Monday, September 29, 2008
T.I. - Paper Trail: Review
Sooooo...Yeaaaaah? Is...Is anybody else going to agree with me? Really? Nobody? Brandon?! Weiss? ! Dart?! Anybody?! I'll wait... Really?! It's just going to be me then? Ok. I'll just be the funcrusher in the room as usual, huh? Fine. It's always has to be me. It's a burden I know. When you been gifted with flawless taste sometimes you have to be a hater. (It's a noble profession.) So yeah, when did T.I. become...you know...like Nas?
No, Tip Harris did not suddenly transform into a the greatest lyrical wunderkind of all-time (Yeah, I said it!) although on his new album, Paper Trail, he does give arguably his best lyrical performance of his career. I'm talking about when did T.I. suddenly lose his ear for beats and suddenly become fond of the same monotonous easy-listening "snoozers" that Nasir Bin Olu Dara Jones has been thrusting upon the world since "Stillmatic". Granted, I love that stuff. "Stillmatic's" a classic no matter what some rather unfortunate individuals tell you (And no, I will not accept any dissent to the contrary - Treyantraystopwritingthatcommentnowitwillbesummarilydeleted -
yesimcompletelyserious!) but the world already has one prodigiously talented lyricist wasting his career on his beats from (*shudders*) L.E.S. and Salaam Remi.* We most certainly do not need two (or whatever the Southern rap equivalent of Nas' charity cases are). This is a problem considering T.I. has never been the lyricist that Nas can be when he's not smoking himself functionally retarded. The album deeply, deeply suffers from the fact that the production is so bland and uniform that it's often hard to notice the greatness of T.I.'s lyrical performance on this record.
The weak production on T.I.'s disappointing new album, "Paper Trail", hides the fact that T.I. has a lot on his mind. "Paper Trail" is T.I.'s most personal album to date and he spends the vast majority of the tracks dealing with the fallout from T.I.'s assault weapon arrest and trial. T.I. has lot to reconcile with the obvious fact that attempting to purchase AK-47's and silencers is profoundly idiotic for a man who not only has multiple felony charges but is insanely rich and can clearly afford personal security with the idea that he feels little to no real guilt or remorse for his crimes because he's attempting to protect and feed his family. The best tracks on the album deal directly with these feelings of conflict and you can really feel the emotional resonance on these records. The album's best track, the stunningly underrated single "No Matter What", directly deals with this as T.I. stands defiant against the world he feels has wronged him in the face of these charges. It's the sort of the anthemic, triumphant song powered by Danja's titantic organs and guitars that not only works as therapy but also can inspire. What I garnered from the record is that T.I. knows he screwed up but feels insanely wronged by people for being forced in a situation that he feels is bullshit. The song's best cuts like "56 Bars", "Ready For Whatever", and "I'm Illy" all directly deal with this.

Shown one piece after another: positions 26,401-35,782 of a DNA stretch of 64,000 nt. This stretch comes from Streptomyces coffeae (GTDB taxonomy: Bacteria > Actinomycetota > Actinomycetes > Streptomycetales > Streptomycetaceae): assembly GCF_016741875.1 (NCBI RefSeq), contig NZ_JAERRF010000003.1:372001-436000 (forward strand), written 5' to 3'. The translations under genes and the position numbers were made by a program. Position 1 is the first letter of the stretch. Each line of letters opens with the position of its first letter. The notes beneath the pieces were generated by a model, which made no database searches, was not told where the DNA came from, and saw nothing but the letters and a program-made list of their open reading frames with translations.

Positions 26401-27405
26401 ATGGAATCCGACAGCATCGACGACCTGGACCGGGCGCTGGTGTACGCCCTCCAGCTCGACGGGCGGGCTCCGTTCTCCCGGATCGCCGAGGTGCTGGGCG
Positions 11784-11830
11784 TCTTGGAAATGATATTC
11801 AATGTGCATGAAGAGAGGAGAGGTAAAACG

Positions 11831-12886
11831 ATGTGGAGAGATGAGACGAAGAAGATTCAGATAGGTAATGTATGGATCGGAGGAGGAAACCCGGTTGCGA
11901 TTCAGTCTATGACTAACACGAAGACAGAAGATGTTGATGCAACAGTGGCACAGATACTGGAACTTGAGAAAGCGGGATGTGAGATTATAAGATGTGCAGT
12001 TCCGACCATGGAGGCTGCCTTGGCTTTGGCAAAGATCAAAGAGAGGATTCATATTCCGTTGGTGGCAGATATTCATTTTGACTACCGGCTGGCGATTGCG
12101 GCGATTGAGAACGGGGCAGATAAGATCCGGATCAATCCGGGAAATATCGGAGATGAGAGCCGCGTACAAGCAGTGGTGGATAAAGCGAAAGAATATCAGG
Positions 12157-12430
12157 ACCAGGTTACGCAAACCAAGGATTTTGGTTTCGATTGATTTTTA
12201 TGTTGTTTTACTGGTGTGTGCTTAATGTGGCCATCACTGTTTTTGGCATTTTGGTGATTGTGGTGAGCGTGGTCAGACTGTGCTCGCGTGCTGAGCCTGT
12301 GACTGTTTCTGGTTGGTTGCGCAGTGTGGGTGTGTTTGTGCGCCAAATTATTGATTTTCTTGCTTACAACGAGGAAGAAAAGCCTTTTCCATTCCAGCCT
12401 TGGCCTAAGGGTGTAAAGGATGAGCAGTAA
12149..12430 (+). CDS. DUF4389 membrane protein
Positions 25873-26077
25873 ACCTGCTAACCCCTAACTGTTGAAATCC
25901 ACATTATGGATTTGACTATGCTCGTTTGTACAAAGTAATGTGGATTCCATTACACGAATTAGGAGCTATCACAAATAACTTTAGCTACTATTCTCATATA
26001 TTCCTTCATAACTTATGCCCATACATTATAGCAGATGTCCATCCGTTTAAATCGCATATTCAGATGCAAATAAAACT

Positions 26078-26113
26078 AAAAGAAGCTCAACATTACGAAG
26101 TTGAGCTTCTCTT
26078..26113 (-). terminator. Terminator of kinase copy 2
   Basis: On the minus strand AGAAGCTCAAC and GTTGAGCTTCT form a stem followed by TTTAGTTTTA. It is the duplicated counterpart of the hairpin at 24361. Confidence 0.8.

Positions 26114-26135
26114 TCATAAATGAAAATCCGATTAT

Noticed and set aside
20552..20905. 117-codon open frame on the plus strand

The rest of the album suffers when T.I. goes for the bald commercialism that tanked the album's predecessor, "T.I. vs. T.I.P." "Whatever You Like", the album's inexplicably number one single, is absolutely heinous in both execution and the general nasaeu that it causes on the listener. It seems as if T.I. as the more famous that Tip gets the inversely proportional his ability to write a decent crossover jam becomes. "Why You Wanna" is kind of a guilty pleasure (mostly because it sounds like the soundtrack to Mario Kart), "You Know What It Is" was generic but tolerable but "Whatever You Like" is just plain awful. The other crossover attempts don't work as well. "Porn Star" is the latest entry in the insipid sex rap genre and will probably be cracking my top ten worsts songs of the year list and "Slide Show" featuring the increasingly awful John Legend is so boring that it might well as be on a Talib Kweli album. The only song that is clearly designed for the Asher Roth-set that works is the odd Rihanna-duet, "Live Your Life", which sort of sounds like Umbrella Pt. 2 if it miraculously sampled the Numa Numa song (or whatever that song that dorky, overweight German kid lost his ability to lose his virginity, too). The song works in ways that probably shouldn't and is kind of goofily enjoyable in ways that are best not explained.
Ever since I discovered that I really, sort of loved "King" aftere completely ignoring the work of Clifford Harris prior, I have found that T.I.'s work is increasingly getting worse. I don't even like "Paper Trail" as much as I liked "T.I. vs. T.I.P." which was about half of a good album. "Paper Trail" has some very good moments but I found myself wondering has T.I. simply lost his ability to write hits (Obviously not because "Whatever You Like" is still inexplicably number one. Seriously, people of the world? Seriously?! I don't get you at all.) that don't suck or if the weight of the impending trial sabatoged any record that weren't directly about his tribulations. Somehow, I feel "Paper Trail" was derailed along the way because it feels like it could of or even should have been better. I'd like to see T.I. succeed, though. Maybe he should do a concept record about the "N' word. Yeah, that'll work!
* (I mean seriously, Nas?! Why in the world are you still working with L.E.S. the least talented producer on Illmatic? Terma -fucking- nology just turned in a pretty damn great album featuring production by practically everybody else on that damn record! People like Primo, Pete Rock, Large Professor and Easy Mo Bee! People you know and have made fantastic music with in the past! You're telling me Koch Records can shell out for these guys but Def Jam can't?! Fuck you. No, fuck you! That's ridiculous... Sorry, I just had to get that off of my chest. )